I'm no stranger to the latest controversies concerning Michael Gungor's break from orthodox Christianity, in favour of a more palatable theology. Gungor's philosophy of music is a fine one, and the frustration he's had with the Christian music genre is something I can sympathize with: Christians are a difficult audience to please, and an artist shouldn't have to worry about pleasing anyone. However, it's sad to hear him not only reject orthodox theology, but also question the intelligence of anyone who holds to it. Judgement tends to be a two-way street it seems. All that said, I'm going to stay away from the topic as much as possible and just review this album for what it is: probably the best work Gungor has ever done.
I Am Mountain opens with the title track, a strong, beautiful intro, celebrating the duality of man. There are few songs written by Christian musicians (if you still count Gungor among this number) which are dedicated to celebrating the physical beauties of human existence, and this entire album makes a point at doing exactly that. I Am Mountain finds beauty in both the smallness and significance of humanity: the complexities of being both physical and spiritual.
"Momentary carbon stories
From the ashes, filled with Holy Ghost"
This track is followed by the strange, but beautiful number Beat of Her Heart. One of the best qualities of this album is how Gungor managed to pull together various genres and textures and make them work as a collective whole. While I Am Mountain is pretty standard indie anthem fare, Beat of Her Heart is completely different. This song recounts the tragic Greek tale of Orpheus and Eurydice, and is reminiscent of old-time mediaeval court song, while also sounding oddly Western. Long Way Off is light, upbeat sounding pop that is anything but light in content. It speaks of the fleeting wisdom of man in all areas: science, philosophy and faith. It's a song that questions everything, and commits to nothing, working well with Michael Gungor's aversion to the idea of absolute truth. Wandering sung by Michael Gungor's wife Lisa, exclusively in auto-tune, is hauntingly beautiful, followed by Let it Go which combines synth-rock with 70s disco. Wayward and Torn is a folk, soul number, bringing to mind The Civil Wars meets The Lone Ranger-theme. God and Country is a brash, purposely antagonistic anti-gun and anti-war statement, that will get a few nods from pacifists and make no friends among gun-lobbyists. While Gungor's tactlessness brings a smile, a touch of subtlety would have worked better. It's hard not to cringe at finishing lines "those who live by the gun, die by the gun." I mean, what are you trying to say exactly? Nothing like a little edited Jesus to give your social issue some credibility. Hither and Yon is a transitional piece to Yesternite, a complex, inner turmoil of an individual wrestling with his spirituality. At first Gungor's vocals are accompanied by gentle classical guitar, and slowly strings, percussion and synth add more and more layers beneath the main theme, picking up pace and intensity as the author's turmoil becomes increasingly desperate. It's a song which could very well have ended in chaos, but Gungor times each element just right. In short, it's experimental song writing at it's best. The Best Part is simpler and more stripped down. Finally and Upside Down send the album off in a return to standard indie.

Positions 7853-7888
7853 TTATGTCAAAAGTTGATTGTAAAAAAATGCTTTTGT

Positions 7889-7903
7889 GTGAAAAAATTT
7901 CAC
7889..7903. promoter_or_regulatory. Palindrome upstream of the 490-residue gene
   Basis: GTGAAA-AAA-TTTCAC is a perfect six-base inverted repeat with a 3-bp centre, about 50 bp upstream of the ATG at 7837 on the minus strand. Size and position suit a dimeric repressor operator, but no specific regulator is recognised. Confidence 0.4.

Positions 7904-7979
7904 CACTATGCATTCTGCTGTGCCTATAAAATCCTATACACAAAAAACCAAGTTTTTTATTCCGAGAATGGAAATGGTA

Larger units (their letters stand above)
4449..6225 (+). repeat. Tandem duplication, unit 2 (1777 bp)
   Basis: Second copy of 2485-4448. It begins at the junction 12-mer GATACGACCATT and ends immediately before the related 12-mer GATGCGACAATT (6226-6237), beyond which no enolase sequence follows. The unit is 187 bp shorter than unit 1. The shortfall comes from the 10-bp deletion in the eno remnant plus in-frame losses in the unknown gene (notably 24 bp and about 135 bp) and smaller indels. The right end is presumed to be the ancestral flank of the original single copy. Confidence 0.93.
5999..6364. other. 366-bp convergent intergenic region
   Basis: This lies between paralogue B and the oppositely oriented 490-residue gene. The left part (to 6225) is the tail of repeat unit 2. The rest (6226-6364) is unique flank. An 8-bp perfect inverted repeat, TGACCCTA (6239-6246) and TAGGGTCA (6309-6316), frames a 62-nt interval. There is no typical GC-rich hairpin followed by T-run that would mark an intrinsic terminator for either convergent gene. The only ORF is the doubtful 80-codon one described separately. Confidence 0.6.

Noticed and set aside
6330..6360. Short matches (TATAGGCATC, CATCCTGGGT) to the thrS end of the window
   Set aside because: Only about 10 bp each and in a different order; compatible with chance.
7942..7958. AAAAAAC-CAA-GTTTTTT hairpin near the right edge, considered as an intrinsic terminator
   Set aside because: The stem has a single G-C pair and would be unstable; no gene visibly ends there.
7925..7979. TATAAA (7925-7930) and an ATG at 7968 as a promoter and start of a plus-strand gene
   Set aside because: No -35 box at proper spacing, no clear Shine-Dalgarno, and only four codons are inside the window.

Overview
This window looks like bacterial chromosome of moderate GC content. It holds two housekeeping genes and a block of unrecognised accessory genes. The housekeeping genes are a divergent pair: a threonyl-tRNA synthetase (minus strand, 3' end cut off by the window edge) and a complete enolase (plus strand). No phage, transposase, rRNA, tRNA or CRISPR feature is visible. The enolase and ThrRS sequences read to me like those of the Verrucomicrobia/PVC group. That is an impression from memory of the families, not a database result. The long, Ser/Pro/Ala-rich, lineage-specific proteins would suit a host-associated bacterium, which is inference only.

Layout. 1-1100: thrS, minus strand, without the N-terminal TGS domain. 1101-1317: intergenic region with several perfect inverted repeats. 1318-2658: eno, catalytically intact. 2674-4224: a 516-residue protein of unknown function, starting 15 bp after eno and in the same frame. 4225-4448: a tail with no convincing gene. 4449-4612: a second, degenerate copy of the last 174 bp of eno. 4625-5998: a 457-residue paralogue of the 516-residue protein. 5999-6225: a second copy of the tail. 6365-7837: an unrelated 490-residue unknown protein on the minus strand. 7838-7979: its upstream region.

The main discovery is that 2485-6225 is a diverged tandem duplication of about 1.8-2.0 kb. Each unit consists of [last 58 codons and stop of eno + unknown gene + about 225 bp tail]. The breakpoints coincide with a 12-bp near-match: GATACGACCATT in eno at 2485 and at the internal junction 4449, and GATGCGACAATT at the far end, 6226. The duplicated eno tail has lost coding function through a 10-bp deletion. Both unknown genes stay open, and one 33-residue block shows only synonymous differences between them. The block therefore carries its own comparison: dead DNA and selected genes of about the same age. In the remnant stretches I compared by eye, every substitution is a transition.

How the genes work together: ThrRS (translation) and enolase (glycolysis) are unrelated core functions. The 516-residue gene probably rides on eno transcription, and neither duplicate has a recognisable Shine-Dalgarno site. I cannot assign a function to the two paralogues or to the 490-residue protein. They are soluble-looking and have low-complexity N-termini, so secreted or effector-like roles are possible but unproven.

I have always appreciated Gungor as artists. It's so difficult not to enjoy and revel in art this good and this beautiful. I Am Mountain is frankly, a gorgeous latest effort from the group. It has moments of real honest emotion, exploration of faith, and the celebration of the physical as God created it. However, it is difficult not be disappointed in the souls behind the music. Disappointed may not be best word...sad, sad is the only word for it. But there is truth in all art, whether Gungor intended to or not, there is orthodox truth woven amongst his songs. Michael Gungor is a brilliant song writer who has a chip on his shoulder against orthodox Christians. Perhaps the best course of action would be to engage, not stone?